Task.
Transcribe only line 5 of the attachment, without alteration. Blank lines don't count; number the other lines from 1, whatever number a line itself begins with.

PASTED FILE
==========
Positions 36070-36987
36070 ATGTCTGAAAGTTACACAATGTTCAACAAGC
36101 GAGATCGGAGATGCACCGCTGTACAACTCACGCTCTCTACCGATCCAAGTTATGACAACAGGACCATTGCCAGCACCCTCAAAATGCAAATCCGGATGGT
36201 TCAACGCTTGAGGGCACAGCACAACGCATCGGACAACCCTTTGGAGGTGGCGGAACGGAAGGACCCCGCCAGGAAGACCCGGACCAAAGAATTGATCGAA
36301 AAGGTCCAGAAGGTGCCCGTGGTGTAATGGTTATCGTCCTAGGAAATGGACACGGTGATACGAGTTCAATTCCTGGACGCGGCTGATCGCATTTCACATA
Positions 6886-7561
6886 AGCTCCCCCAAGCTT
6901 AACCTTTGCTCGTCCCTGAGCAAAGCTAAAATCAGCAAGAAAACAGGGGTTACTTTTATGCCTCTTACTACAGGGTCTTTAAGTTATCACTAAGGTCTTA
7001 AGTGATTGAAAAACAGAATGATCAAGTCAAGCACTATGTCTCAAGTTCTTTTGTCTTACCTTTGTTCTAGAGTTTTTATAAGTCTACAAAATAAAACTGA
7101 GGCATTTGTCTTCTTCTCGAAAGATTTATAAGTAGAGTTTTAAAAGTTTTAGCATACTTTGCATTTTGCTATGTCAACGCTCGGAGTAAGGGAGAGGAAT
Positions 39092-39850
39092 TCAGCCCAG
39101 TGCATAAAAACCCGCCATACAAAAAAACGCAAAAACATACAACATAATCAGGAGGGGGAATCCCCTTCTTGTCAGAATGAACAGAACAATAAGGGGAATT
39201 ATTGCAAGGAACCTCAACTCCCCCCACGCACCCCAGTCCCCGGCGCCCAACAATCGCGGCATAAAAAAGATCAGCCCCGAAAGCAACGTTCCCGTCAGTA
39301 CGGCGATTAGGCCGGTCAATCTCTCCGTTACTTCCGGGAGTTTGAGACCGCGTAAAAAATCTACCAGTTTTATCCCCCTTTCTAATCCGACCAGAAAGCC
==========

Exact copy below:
36301 AAGGTCCAGAAGGTGCCCGTGGTGTAATGGTTATCGTCCTAGGAAATGGACACGGTGATACGAGTTCAATTCCTGGACGCGGCTGATCGCATTTCACATA